But unlike the bitter, eventually lionized black superstars of the generation just previous--Jackie Robinson, Bill Russell, Jim Brown--Allen had the financial clout to do something besides swallow his anger and smolder. His initial signing bonus of $70,000 was the largest ever given to a black baseball player. (Robinson, 15 years earlier, received a miserly $3,500.) Since the Phillies had been terrible since 1950, Allen did not fear losing his job. "I guess being the star black player for the Phillies also made me a threat to white people, especially since I said what was on my mind," Allen tells Kashatus. "They weren't used to that."
And boy, could Dick Allen swing the bat (which, at 42 ounces, was the heaviest in baseball). His rookie season was by far the best in the last century of baseball. Playing in all 162 games, he batted .318 with 29 home runs and 91 runs batted in, leading the National League in runs, triples, extra-base hits, and total bases, and finishing among the top seven in batting average, on-base percentage, slugging percentage, hits, doubles, homers, and walks. Allen's career numbers (.292 lifetime average, 351 home runs), while impressive, have been dulled over time by the coincidence that his career (1963�77) coincided precisely with baseball's lowest-scoring period since the pre-1920 Dead Ball era. When adjusted for historical context, Allen's offense per 162 games is among the top 20 in baseball history, according to leading analysts such as Bill James.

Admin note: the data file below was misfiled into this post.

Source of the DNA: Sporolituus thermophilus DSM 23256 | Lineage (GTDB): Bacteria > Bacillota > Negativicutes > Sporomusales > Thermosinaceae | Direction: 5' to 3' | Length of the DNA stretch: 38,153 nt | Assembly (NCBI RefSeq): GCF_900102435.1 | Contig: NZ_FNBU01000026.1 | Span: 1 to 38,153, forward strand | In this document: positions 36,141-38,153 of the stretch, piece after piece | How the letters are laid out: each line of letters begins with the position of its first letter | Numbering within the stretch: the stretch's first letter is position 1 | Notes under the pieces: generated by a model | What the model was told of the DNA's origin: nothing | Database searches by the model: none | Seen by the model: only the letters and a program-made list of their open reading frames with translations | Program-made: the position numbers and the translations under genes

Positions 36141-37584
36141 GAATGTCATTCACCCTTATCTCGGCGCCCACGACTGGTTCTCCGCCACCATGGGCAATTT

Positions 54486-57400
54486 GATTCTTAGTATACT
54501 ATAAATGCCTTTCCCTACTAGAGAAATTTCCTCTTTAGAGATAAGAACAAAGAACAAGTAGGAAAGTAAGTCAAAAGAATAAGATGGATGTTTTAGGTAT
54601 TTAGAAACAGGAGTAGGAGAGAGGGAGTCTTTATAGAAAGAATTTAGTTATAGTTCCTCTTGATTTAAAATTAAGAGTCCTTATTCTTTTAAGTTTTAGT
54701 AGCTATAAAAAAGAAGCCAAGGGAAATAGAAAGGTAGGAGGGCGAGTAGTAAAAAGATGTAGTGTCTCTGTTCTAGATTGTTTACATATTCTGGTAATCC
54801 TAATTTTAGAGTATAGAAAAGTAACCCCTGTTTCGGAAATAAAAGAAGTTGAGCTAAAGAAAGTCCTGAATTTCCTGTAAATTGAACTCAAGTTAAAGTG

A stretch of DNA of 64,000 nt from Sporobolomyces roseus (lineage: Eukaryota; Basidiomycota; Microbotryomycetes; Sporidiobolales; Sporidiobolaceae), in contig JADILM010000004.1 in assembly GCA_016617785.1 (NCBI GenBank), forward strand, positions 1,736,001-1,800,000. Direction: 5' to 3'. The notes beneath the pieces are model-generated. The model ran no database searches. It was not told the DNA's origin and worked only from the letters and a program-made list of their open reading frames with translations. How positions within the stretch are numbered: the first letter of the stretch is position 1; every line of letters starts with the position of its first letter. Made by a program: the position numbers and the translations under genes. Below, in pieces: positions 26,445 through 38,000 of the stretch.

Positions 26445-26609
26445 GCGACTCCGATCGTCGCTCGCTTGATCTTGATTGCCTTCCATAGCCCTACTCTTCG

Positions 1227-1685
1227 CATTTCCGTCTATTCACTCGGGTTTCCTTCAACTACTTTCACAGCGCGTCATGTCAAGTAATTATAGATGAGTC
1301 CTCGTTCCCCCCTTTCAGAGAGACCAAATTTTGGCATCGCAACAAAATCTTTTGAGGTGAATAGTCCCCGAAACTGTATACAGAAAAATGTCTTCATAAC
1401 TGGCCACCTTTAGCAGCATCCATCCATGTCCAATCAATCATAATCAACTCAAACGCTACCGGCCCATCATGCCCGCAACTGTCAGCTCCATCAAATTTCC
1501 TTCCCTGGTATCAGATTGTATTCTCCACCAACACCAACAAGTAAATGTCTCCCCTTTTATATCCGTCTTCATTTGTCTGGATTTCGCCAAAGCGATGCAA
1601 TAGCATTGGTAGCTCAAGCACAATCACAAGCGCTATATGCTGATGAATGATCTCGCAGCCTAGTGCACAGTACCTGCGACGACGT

But unlike Namath--or at least, unlike Namath in his one famous game--Allen lost when it counted. Kashatus, a Philadelphia historian and baseball author, was a childhood fan of that star-crossed 1964 team, and his book picks up pace when describing the game-to-game September meltdown engineered by the intense young Phillies manager Gene Mauch.
Unluckily for Kashatus, the Richie Allen, '64 Phillies, and racial integration of his subtitle did not converge tidily enough to explain the "September swoon." Allen played great that year despite some shoddy defense (he committed 41 errors at third base, a total that has only been topped once since) and was mostly a good citizen. Philadelphia race relations did tear apart the city--riots near the ballpark on August 28 eventually claimed two lives and destroyed 600 businesses--but racial strife didn't seem to affect the team much until years later. The Phillies collapsed in 1964 because of injuries, bad luck, and managerial panic.